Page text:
Lasting Powers of Attorney: What they can do for you

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Lasting Powers of Attorney: What they can do for you

It’s common knowledge that setting up an estate plan while you are alive allows your wishes to be easily followed after death. What isn’t commonly discussed, however, is how Lasting Powers of Attorney can provide peace of mind during your lifetime. These particularly important documents apply only whilst you are alive and are totally separate from your Will.   

What are Lasting Powers of Attorney (LPAs)  

An LPA, or Lasting Power of Attorney, is a legal document that allows you (the Donor) to appoint someone else to make decisions on your behalf in specific situations. For example, you might appoint a family member to handle your financial affairs, and property transactions or make decisions about medical treatment if you are deemed unable to do so yourself. This could be due to illness or disability, such as dementia, stroke, accident, or even being away from home for extended periods. Having an LPA in place gives you peace of mind meaning that you don’t have to worry about losing decision-making rights either because you’ve already made them or empowered somebody you trust to make them for you. 

The importance of Lasting Powers of Attorney

  • New dementia diagnosis in the UK every three minutes.
  • New stroke victim every five minutes – that’s over 100,000 per year!
  • An LPA ensures that, should you be unable to manage your own affairs, those who are appointed can start making decisions on your behalf.
  • Saves a great deal of money and distress – ensures that, if you become a vulnerable person, your affairs are handled correctly and quickly.

There are two types of LPA and they each deal with different areas of life, such as: 

Health & Welfare LPA can make decisions on: 

  • Where you live.   
  • What you eat, how you dress, and how you are cared for daily.  
  • Who do you have contact with. 
  • Your medical and end-of-life care.  
  • This type of LPA can only be used if the Donor becomes mentally incapable of making their own decisions.

Property and Finance LPA can be responsible for 

  • Bank or building society accounts. 
  • Renovations or maintenance of your property.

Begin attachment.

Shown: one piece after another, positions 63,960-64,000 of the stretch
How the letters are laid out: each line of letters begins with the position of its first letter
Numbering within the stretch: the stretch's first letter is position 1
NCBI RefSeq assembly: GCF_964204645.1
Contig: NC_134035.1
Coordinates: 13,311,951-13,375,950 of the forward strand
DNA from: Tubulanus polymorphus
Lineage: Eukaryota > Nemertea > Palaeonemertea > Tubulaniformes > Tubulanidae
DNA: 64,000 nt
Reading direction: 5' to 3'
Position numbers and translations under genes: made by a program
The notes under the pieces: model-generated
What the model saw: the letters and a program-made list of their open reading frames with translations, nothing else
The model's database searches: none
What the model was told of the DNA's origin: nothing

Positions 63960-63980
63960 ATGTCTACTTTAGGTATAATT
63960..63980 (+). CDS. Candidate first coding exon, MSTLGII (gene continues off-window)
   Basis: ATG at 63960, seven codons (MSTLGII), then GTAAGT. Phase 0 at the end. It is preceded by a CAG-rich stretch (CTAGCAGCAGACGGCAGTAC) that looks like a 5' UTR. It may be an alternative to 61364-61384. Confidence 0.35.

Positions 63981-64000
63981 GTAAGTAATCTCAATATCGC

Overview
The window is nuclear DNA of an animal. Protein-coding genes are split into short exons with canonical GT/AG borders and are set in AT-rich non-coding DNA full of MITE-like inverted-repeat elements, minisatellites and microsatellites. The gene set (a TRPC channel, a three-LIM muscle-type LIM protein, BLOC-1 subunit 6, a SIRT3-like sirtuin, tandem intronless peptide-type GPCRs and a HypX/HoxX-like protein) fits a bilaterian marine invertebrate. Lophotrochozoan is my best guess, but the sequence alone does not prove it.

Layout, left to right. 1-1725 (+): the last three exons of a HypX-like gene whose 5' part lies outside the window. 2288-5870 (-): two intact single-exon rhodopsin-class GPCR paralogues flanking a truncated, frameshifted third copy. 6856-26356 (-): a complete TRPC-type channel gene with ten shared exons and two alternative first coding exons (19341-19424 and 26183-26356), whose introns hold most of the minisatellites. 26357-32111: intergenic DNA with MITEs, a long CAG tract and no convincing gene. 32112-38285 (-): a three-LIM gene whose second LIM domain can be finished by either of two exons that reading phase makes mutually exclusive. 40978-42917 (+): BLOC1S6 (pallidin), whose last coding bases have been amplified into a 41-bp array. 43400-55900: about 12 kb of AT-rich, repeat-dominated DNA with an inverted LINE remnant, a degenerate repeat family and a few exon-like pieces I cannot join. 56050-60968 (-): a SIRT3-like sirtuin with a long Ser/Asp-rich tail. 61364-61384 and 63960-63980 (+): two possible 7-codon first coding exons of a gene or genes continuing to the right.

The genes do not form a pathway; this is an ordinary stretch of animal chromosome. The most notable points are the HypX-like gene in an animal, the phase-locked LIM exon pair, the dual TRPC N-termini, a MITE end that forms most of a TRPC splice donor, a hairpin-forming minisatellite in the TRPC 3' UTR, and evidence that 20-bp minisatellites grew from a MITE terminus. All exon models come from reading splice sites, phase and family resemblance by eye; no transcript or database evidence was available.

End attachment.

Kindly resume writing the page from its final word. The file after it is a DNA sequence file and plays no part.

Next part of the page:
• Payment of bills.  
  • Pension and/or benefits.  
  • Re-mortgaging or selling your home. 

Why do I need an LPA? My family can handle everything. 

Most people believe that if they lost mental capacity, their family members, such as a wife, husband or child would be able to manage everything for them. The concept of a “next of kin” isn’t legal and does not grant any rights to help manage assets or wellbeing. Before a family member could make such decisions and carry out such activities on your behalf, they would have to apply to the court for permission to act as your Deputy. 

Who should you appoint as your Attorney? 

LPAs can be very useful tools, but it is important to choose the right person to act as your attorney. The person you appoint should be someone you trust completely and who has the necessary skills and knowledge to deal with the tasks you have assigned them. 

A common practice is to appoint someone from your close family to be your Attorney. Appointing a secondary Attorney is also recommended, in case your first choice is not available.  

Lost capacity – what is it and when can it happen? 

According to HNS capacity is the ability to use and understand the information in order to make a decision, as well as communicate that decision. A person is considered to lack capacity if their mind is impaired or disturbed in some way, preventing them from making a sound judgement at that time. 

Some examples of conditions which may impair an individual’s capacity include mental health conditions such as: 

  • Schizophrenia or bipolar disorder.  
  • Dementia.  
  • Severe learning disabilities. 
  • Brain damage caused by stroke or other injuries.
  • Physical or mental conditions causing confusion or loss of consciousness.  
  • Intoxication due to drugs or alcohol. 

It is important to note that LPAs must be created while the individual can still make their own decisions, and they must be signed and witnessed to be valid. A doctor’s certificate stating mental capacity is required. Lasting Powers of Attorney can be revoked at any time by the individual who created them, should they regain the ability to make decisions for themselves. 

When to set up Lasting Powers of Attorney? 

While it is true that most cases of loss of capacity take hold in the later years of one’s life, often due to dementia, if you play sports/extreme sports or have a potentially hazardous line of work, you may find yourself needing an LPA a lot sooner than you’d imagine. Accidents can leave people disabled in a matter of seconds.  

Also, if you cycle, ride motorcycles, or drive a car and undergo an accident which keeps you physically incapacitated in a hospital bed for weeks or months, you could be in dire need of a Property & Financial LPA to manage your affairs.   

It can also be lifesaving for your spouse with whom you have a joint bank account. Some banks, if they learn that one of the owners of a joint account has lost capacity, freeze the account as one of the account holders can no longer consent to use the funds held in said account. 

Nobody can tell the future, so it is worth being prepared just in case 

LPAs can be incredibly beneficial in ensuring that your wishes are carried out and that you receive the best possible care if you lose the ability to communicate or make decisions for yourself. If you would like to put an LPA in place, we can help. Our team of experts will work with you to ensure that your wishes are accurately reflected and that all necessary steps are taken to create a legally binding document. 

 Contact us today to get started. 



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